CBC’s Archives, which has good stuff but unfortunately encodes it using Windows Media, which I have to play using my choppy, buggy Quicktime plugin instead of a universal Flash player, has found archival footage of the five party leaders. As you can see, they have wacky hairstyles (Duceppe’s mullet being the most awesome) and big glasses and stuff.
Dion, Harper and Duceppe are all from the same turbulent early 90s era. Dion a political scientist commenting on the Charlottetown Accord pre-referendum. Harper from when he was a Reform Party wonk and before he was elected an MP, and Duceppe after he was elected in a by-election as the first Bloc Québécois MP (and the whole he-swore-an-oath-to-the-Queen controversy).
Layton is from a decade earlier, when he was elected in a surprise upset to Toronto City Council.
But the most interesting clip is of Elizabeth May, 30 years ago in 1978. It’s actually a feature piece for The Fifth Estate, about a debate in Nova Scotia on whether to spray the forest with insecticide to fight the spruce budworm which was devastating forests. Forestry executives were for it, wanting to protect their trees and fearing an epidemic. May was against it, saying the spray had health risks associated with it.
Curious, I looked up the Wikipedia article to see what happened with the whole debate. It seems the infestation died out on its own, as May predicted, and an environmentally-friendly insecticide was created to deal with the problem as well.
Which of the following green-coloured products are made using recycled paper or make any other claims toward environmental sustainability?
The answer, of course, is none. They’re just green-coloured.
That’s the problem with greenwashing. There is no standard body to say what environmentally-friendly claims can be made and which ones can’t. And even if there were such a body with strictly-enforced rules, nothing prevents a company from simply using green-coloured packaging to subtly fool consumers into thinking that there is an environmental benefit to choosing a green product over a non-green version.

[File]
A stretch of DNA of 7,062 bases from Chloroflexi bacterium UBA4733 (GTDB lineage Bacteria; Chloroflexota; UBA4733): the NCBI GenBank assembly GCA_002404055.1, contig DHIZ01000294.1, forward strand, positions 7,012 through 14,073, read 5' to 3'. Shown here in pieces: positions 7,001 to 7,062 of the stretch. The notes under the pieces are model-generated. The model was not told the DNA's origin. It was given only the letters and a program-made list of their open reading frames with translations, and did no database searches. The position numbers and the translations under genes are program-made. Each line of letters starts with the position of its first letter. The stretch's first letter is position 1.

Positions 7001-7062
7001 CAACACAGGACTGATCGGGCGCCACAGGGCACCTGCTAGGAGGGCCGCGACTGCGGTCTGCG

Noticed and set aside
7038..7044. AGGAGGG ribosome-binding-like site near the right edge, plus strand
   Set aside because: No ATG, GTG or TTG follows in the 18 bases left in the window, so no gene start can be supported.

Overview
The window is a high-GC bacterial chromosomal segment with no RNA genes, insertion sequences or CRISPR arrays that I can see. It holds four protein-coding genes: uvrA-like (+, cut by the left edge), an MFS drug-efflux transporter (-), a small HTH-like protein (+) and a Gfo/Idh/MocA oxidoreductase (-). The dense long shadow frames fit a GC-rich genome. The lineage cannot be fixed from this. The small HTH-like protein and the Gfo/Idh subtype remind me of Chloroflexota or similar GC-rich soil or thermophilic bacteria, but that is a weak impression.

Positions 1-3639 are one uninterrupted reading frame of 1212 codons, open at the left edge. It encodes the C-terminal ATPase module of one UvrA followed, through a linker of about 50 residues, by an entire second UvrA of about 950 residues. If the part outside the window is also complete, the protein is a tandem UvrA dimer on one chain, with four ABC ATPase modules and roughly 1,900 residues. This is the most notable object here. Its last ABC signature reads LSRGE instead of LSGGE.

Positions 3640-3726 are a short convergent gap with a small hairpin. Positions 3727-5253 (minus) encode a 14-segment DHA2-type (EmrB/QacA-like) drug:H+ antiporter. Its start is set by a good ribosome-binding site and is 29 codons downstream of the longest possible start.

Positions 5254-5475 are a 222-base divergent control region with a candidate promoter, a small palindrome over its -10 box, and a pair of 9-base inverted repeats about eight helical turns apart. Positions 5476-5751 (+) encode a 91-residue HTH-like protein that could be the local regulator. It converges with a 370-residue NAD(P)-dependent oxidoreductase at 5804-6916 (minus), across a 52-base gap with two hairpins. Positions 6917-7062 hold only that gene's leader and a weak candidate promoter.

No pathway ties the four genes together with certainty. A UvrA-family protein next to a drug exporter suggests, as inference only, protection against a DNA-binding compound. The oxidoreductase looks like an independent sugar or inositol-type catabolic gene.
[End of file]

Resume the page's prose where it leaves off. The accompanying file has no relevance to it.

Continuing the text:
What’s the difference between these two products? They’re both from the same company, both weigh the same and are made from the same material. The difference, if you look at the numbers at the bottom, is that the green-coloured package has sheets that are half the size as those the blue-coloured package, and offsets that by having twice as many sheets.
In other words, the only difference between the two is that the one on the left has twice as many perforations. And yet there’s a sense that, because it’s green, it’s better for the environment somehow.
The one product on the shelves that does make green claims is this jumbo package of paper towels from President’s Choice. The paper towels here are printed on made using recycled paper, and I believe once you throw them away will explode into butterflies or something.
Whose bright idea was it to associate such a complicated, easily-abused marketing concept with little more than a colour?